In another draft, Gilchrist's overall skill package would relegate him to a lower slot in the lottery. Even as a rookie, he may struggle to score and even consistently knock down outside shots. But the one thing he would be able to hang his hat on in any draft is his competitiveness. And nowhere is that needed more than in Washington.
Gilchrist was the de facto leader of this year's young Kentucky national championship team, setting the tone with his energy, toughness and athleticism. He ran the floor relentlessly and attacked the rim with abandon. He'll rebound his position as well as anyone. And hopefully the way he's conditioned himself to play will rub off on a Wizards team that went 20-46 this season.
If Gilchrist can polish up his offensive game -- he shot 26 percent from beyond the college arc -- he'll start from Day 1 and compete for the NBA Rookie of the Year award. This is a great fit because he will play a prominent role immediately on a team that has to learn how to win.
No. 8: Toronto Raptors
Jared Sullinger, Ohio State Buckeyes
The Raptors could certainly use help at a number of spots, but I like them rebuilding their team with a front line that includes high-character Ohio State star Sullinger and 2011 first-round selection Jonas Valanciunas, the 6-11 Lithuanian 20-year-old who spent the past season playing in Europe.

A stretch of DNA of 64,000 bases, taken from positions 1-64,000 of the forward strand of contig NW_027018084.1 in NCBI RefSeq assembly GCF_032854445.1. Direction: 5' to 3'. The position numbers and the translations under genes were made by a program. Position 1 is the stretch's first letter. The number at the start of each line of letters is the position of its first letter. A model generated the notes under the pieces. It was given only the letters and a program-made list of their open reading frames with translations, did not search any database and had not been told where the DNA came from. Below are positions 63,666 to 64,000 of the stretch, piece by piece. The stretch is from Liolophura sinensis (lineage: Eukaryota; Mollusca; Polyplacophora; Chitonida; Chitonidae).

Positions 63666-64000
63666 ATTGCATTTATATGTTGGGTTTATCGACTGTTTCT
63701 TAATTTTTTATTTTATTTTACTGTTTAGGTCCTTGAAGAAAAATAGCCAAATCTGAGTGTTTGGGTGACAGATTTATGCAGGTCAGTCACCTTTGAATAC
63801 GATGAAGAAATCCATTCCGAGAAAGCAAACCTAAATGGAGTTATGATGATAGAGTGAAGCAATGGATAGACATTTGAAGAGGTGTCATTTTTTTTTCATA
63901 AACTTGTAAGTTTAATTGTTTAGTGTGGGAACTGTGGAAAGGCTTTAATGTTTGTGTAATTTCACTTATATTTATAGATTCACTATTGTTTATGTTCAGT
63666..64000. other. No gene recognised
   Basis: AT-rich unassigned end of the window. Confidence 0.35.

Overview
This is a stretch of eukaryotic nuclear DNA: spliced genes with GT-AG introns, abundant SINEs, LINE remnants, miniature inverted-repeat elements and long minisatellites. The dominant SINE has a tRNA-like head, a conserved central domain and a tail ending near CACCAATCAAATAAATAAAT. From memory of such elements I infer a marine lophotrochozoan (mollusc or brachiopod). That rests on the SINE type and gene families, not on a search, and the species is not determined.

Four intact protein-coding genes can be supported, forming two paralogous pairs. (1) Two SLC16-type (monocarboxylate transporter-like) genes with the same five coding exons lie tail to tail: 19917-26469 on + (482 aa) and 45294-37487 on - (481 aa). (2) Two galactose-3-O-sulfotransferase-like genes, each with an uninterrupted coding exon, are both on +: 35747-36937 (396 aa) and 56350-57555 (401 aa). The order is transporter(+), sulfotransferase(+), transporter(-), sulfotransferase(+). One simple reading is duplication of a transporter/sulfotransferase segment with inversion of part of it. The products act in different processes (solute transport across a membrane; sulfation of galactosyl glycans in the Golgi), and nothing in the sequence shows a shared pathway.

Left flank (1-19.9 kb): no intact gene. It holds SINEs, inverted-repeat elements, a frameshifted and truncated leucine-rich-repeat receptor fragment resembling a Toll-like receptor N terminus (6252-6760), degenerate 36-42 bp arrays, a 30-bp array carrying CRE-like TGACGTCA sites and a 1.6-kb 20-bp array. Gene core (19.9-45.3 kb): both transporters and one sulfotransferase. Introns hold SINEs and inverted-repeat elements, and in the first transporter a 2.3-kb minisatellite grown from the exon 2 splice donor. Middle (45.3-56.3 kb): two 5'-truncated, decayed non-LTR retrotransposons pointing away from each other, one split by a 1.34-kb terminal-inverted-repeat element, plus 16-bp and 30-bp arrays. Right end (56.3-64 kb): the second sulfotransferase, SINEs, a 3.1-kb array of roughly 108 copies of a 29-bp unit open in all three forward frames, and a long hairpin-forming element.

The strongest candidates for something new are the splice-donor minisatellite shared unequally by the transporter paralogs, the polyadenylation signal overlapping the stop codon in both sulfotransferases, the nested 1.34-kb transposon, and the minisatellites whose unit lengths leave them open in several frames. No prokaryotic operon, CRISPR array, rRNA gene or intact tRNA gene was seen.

Sullinger may not have the elite athleticism you'd want out of an NBA power forward, but he has always thrived on his toughness around the basket, his outstanding fundamentals and great basketball acumen. He drew an average of 6.1 fouls per 40 minutes this season and shoots a shade under 70 percent from the foul line. In a league full of undersized forwards, he'll get opponents in foul trouble.
Valanciunas, who dominated the Under-19 world championships last summer and who played well this season in EuroCup play, has some toughness of his own. His length and defensive potential at center will complement Sullinger's scoring and rebounding potential as well.
The two 20-year olds won't make the Raptors a playoff team, but it is a good start.
No. 10: New Orleans Hornets
Davis, Gordon and -- most importantly -- Hornets coach Monty Williams will make a good marriage for Baylor's Perry Jones. First of all, the franchise has already hit the lottery (pun intended) with the chance to pick Davis at No. 1, so there's room here for the risk/reward of the equally prodigious talent, Jones.
Under the right circumstances, Jones could have been a top-three pick last year but elected to return to Baylor for his sophomore season. However, his long bouts of inconsistent play this season raise a lot of questions on the part of NBA decision-makers.
Here's what I know. At 6-11 and 240 pounds, Jones has a nearly perfect NBA power forward's frame and the requisite athleticism to be an All-Star. And few at his size can handle the ball like he does. In addition, he is a high-character kid who will work as hard at his game as Williams pushes him.
If Jones is missing anything, it is the "nasty" (as Gregg Popovich would put it) and toughness needed to compete night in and night out against guys like Kevin Garnett and Bosh. And he'll need it, because I don't believe he has the skills to float on the perimeter as a small forward, although he's being marketed that way.
Williams is one of the bright young coaches in the NBA and Jones has a lot to learn about the game, but he will be a willing learner. If Williams can get the 20-year-old to begin to play to his potential, the Hornets' rebuilding process will be sped up considerably. It's a gamble that I would take.